- On 6th December 2019
- In Architecture Culture Events History Japan Nature Tokyo Books YouTube
The Daijokyu and Inui Street at the Imperial Palace
His Majesty Emperor Naruhito of Japan spent the evening of 14 November until the predawn of 15 November performing the Daijosai ritual, completing the last rite before acceding to the Chrysanthemum Throne, in the Daijokyu complex. Mac, our Founder and Lead Guide, visited the Daijokyu during its limited opening to the public. As a bonus, he got to see the autumn foliage on Inui Street. Missed out? Luckily he made a video for posterity!
The Daijosai (大嘗祭; Great Thanksgiving Ceremony) honours the sun goddess Amaterasu Omikami. It has its origins at least as far back as the 7th Century. Her Majesty Empress Masako also participated in different rooms wearing a white kimono and a historic ‘osuberakashi’ hairstyle.
The Daijokyu complex is comprised of more than 30 structures in a roughly 90 square metre area in the East Gardens of the Imperial Palace. The complex was built especially for the occasion at a cost of approximately ¥1bn (around $9mn). It is set to be demolished over a three-month period from mid-December but before that, from 21 November – 8 December 2019, it has been opened to the public. The Akusha (pavilions for those attending the ceremony) have already been removed to create space for visitors to walk around.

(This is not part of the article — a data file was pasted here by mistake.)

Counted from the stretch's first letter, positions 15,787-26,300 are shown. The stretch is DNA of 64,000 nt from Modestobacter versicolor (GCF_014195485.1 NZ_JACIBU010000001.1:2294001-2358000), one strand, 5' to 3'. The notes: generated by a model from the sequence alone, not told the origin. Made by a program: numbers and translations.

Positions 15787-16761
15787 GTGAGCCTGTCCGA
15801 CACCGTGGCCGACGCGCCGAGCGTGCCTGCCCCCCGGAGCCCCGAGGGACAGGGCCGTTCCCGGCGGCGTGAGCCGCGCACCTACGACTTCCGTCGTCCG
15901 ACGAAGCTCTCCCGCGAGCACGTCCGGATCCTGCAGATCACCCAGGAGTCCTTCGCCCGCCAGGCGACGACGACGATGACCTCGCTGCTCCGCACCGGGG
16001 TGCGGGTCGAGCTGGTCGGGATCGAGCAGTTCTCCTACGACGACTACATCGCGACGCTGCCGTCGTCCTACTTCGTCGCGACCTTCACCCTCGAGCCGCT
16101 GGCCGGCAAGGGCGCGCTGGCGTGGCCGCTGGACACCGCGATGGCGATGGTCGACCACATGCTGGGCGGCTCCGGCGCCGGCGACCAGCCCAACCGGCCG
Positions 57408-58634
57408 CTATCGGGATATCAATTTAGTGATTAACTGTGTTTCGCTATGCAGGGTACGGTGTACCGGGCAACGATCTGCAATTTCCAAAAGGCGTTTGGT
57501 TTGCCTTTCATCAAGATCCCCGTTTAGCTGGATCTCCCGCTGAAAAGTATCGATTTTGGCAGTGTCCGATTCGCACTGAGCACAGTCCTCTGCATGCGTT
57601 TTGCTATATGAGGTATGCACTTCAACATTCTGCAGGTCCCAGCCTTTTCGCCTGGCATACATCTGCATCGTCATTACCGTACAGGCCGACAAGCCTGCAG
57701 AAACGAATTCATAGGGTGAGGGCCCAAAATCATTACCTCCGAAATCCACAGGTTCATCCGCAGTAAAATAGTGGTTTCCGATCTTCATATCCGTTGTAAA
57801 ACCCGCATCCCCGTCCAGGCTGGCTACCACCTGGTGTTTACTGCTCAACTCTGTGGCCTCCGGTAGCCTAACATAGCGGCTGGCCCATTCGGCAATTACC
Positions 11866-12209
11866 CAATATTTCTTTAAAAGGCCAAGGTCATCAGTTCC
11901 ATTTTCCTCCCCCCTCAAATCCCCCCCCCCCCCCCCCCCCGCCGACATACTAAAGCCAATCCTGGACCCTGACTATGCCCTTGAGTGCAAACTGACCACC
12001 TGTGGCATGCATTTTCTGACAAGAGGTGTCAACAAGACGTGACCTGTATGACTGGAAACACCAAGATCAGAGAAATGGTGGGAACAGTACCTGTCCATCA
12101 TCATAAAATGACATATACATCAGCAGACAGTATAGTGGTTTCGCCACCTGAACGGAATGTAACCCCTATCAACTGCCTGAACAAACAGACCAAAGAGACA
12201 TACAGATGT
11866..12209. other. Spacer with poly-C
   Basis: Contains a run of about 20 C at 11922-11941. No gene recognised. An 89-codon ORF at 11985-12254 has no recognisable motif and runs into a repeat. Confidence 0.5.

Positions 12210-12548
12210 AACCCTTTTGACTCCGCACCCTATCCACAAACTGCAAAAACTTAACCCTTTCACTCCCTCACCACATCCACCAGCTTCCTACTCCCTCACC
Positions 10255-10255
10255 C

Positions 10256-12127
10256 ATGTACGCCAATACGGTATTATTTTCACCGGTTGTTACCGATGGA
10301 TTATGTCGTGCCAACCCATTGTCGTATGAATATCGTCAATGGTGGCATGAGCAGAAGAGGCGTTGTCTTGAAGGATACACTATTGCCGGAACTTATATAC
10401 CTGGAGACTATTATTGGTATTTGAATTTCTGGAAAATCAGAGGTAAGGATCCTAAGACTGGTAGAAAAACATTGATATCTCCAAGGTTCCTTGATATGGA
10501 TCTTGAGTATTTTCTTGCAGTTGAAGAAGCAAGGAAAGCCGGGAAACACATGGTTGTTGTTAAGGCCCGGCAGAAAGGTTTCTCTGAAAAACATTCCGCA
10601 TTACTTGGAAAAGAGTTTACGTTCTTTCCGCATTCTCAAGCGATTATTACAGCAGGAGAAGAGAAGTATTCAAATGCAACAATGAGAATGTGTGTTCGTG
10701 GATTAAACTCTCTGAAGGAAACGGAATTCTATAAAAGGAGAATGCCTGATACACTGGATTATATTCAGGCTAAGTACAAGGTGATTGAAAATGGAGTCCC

Two of the most important structures in the complex are the two shrines called the Yukiden (east side) and the Sukiden (west side). It was there that Naruhito offered newly-harvested rice to the Imperial Ancestors and the gods. He then partook of the rice, expressed gratitude to the gods and ancestors and prayed for peace in Japan and a strong harvest.
An added bonus if you visit from 30 November to 8 December is the ability to take in the beautiful autumn colours on Inui Street (乾通り). Most years, twice a year—when the cherry trees bloom and again in late autumn—Inui Street in the grounds of Tokyo Imperial Palace is opened to the public. The 1km walk starts from the Sakashita Gate and ends at the Inui Gate on the north side of the palace (visitors also have the option of turning right and heading directly to the East Gardens, or in this case, the Daijokyu).
You can see all this in the video which Mac made, which you can watch below. Enjoy!:
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